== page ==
Atmospheric instability is a major component of all weather systems on Earth.Kerr effect
The Kerr effect, also called the quadratic electro-optic (QEO) effect, is a change in the refractive index of a material in response to an applied electric field. The Kerr effect is distinct from the Pockels effect in that the induced index change is directly proportional to the square of the electric field instead of varying linearly with it. All materials show a Kerr effect, but certain liquids display it more strongly than others. The Kerr effect was discovered in 1875 by John Kerr, a Scottish physicist.Two special cases of the Kerr effect are normally considered, these being the Kerr electro-optic effect, or DC Kerr effect, and the optical Kerr effect, or AC Kerr effect.Nematicon
In optics, a nematicon is a spatial soliton in nematic liquid crystals (NLC). The name was invented in 2003 by G. Assanto. and used thereafter Nematicons are generated by a special type of optical nonlinearity present in NLC: the light induced reorientation of the molecular director (i.e. the average molecular orientation). This nonlinearity arises from the fact that the molecular director (i.e., the optic axis of the corresponding uniaxial) tends to align along the electric field of light. Nematicons are easy to generate (with mW optical power or less ) because the NLC dielectric medium exhibits the following properties:
A very large nonlinear response : the effective nonlinearity is typically eight orders of magnitude larger than that of carbon disulfide. This means that much lower optical powers are necessary to obtain the same refractive index variation (increase) or self-focusing to balance out diffraction.
A nonlocal response : the nonlinear response is not limited to the location of the optical field. Instead the response profile is wider than the light beam. A high nonlocality allows for stable soliton propagation even in the case of two transverse dimensions. Higher or lower powers than the exact value required for a soliton to exist lead to breathing solitons.
A saturable all-optical response: the director of the liquid crystal tends to align along the electric field of the light beam. For powerful beams the molecular director becomes parallel to the field and no further reorientation is possible. Response saturation also stabilizes two-dimensional solitons.Since the reorientational optical nonlinearity of nematic liquid crystals is accompanied by an electro-optic response to low-frequency electric fields, i.e. applied voltages, nematicons and the associated waveguides can be steered in angle and routed in space by the application of an external bias, leading to reconfigurable interconnects.In waveguide arrays where discrete solitons are knows to form, discrete nematicons have also been demonstratedNonlinear optics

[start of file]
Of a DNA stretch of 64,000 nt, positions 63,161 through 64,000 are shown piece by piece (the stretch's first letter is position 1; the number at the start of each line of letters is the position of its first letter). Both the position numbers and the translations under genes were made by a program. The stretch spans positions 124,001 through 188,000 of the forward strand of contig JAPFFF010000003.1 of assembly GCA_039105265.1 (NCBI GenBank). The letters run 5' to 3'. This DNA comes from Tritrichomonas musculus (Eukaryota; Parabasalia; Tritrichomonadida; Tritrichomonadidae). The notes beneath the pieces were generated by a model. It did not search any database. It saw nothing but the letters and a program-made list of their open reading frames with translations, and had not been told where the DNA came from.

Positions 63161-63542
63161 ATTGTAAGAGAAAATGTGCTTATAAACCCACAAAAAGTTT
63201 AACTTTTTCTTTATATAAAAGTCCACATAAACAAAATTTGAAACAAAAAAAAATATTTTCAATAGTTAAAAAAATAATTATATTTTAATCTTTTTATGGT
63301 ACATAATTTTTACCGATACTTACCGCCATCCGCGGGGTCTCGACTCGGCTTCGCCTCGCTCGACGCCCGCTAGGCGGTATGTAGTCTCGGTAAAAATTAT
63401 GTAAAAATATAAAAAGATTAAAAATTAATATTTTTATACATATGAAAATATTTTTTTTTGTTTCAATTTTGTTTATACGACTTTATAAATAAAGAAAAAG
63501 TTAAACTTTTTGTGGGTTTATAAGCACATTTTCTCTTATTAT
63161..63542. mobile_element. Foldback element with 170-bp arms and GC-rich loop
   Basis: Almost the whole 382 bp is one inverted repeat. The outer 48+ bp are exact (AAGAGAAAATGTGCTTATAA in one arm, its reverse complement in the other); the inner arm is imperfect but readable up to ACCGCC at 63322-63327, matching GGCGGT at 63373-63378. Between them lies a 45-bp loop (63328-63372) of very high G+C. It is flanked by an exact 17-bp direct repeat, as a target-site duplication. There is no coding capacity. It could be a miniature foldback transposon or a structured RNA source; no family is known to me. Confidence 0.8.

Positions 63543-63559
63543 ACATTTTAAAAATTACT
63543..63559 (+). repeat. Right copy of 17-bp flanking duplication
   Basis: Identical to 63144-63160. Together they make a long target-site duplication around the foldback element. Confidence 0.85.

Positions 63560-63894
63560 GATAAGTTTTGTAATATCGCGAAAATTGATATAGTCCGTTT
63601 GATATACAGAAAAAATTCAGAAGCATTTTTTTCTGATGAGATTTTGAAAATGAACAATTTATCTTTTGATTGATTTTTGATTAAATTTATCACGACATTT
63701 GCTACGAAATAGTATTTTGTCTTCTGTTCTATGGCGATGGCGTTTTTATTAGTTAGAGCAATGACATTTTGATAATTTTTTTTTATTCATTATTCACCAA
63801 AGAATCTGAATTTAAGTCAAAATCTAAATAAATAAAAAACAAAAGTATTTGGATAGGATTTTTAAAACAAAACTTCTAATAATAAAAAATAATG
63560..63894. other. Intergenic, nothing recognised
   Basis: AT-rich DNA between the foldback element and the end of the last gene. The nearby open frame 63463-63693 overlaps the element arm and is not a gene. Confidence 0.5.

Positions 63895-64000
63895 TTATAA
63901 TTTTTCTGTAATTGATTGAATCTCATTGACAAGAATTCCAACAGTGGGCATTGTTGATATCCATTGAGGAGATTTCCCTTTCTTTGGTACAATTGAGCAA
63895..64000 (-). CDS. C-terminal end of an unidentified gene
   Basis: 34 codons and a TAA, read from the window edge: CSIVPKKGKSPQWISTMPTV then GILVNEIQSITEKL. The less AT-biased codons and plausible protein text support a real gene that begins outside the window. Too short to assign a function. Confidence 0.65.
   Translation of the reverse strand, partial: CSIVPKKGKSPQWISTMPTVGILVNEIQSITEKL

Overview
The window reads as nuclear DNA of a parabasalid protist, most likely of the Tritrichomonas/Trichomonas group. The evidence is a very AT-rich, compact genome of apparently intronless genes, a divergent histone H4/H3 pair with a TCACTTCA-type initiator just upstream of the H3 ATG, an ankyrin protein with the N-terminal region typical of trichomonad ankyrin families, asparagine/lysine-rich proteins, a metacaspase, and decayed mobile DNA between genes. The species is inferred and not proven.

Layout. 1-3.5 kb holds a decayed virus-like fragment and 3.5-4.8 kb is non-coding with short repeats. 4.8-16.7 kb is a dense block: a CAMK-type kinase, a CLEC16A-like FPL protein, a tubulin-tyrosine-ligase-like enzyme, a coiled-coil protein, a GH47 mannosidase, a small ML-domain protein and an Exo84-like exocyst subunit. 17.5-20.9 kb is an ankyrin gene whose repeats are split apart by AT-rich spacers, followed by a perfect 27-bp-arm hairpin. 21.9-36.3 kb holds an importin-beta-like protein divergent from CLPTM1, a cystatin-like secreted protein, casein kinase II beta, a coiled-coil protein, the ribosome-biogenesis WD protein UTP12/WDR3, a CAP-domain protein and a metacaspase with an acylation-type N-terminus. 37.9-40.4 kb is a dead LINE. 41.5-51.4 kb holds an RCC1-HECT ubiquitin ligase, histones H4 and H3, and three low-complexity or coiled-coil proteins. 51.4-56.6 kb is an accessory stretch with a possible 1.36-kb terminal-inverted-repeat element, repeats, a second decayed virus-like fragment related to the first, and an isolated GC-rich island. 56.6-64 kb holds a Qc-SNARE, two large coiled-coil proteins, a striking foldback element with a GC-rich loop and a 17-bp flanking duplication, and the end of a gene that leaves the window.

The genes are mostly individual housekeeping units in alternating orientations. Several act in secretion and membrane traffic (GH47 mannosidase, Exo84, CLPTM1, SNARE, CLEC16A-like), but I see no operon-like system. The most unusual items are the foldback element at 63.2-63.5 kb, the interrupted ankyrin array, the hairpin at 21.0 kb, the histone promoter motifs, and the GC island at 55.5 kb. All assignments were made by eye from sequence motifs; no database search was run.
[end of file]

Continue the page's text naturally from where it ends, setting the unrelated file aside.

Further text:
Nonlinear optics (NLO) is the branch of optics that describes the behaviour of light in nonlinear media, that is, media in which the polarization density P responds non-linearly to the electric field E of the light. The non-linearity is typically observed only at very high light intensities (values of atomic electric fields, typically 108 V/m) such as those provided by lasers. Above the Schwinger limit, the vacuum itself is expected to become nonlinear. In nonlinear optics, the superposition principle no longer holds.
The first nonlinear optical effect to be predicted was two-photon absorption, by Maria Goeppert Mayer for her PhD in 1931, but it remained an unexplored theoretical curiosity until 1961 and the almost simultaneous observation of two-photon absorption at Bell Labs
and the discovery of second-harmonic generation by Peter Franken et al. at University of Michigan, both shortly after the construction of the first laser by Theodore Maiman. However, some nonlinear effects were discovered before the development of the laser. The theoretical basis for many nonlinear processes were first described in Bloembergen's monograph "Nonlinear Optics".Optical rogue waves
Optical rogue waves are rare pulses of light analogous to rogue or freak ocean waves. The term optical rogue waves was coined to describe rare pulses of broadband light arising during the process of supercontinuum generation—a noise-sensitive nonlinear process in which extremely broadband radiation is generated from a narrowband input waveform—in nonlinear optical fiber. In this context, optical rogue waves are characterized by an anomalous surplus in energy at particular wavelengths (e.g., those shifted to the red of the input waveform) and/or an unexpected peak power. These anomalous events have been shown to follow heavy-tailed statistics, also known as L-shaped statistics, fat-tailed statistics, or extreme-value statistics. These probability distributions are characterized by long tails: large outliers occur rarely, yet much more frequently than expected from Gaussian statistics and intuition. Such distributions also describe the probabilities of freak ocean waves and various phenomena in both the man-made and natural worlds. Despite their infrequency, rare events wield significant influence in many systems. Aside from the statistical similarities, light waves traveling in optical fibers are known to obey the similar mathematics as water waves traveling in the open ocean (the nonlinear Schrödinger equation), supporting the analogy between oceanic rogue waves and their optical counterparts. More generally, research has exposed a number of different analogies between extreme events in optics and hydrodynamic systems. A key practical difference is that most optical experiments can be done with a table-top apparatus, offer a high degree of experimental control, and allow data to be acquired extremely rapidly. Consequently, optical rogue waves are attractive for experimental and theoretical research and have become a highly studied phenomenon. The particulars of the analogy between extreme waves in optics and hydrodynamics may vary depending on the context, but the existence of rare events and extreme statistics in wave-related phenomena are common ground.Outline of oceanography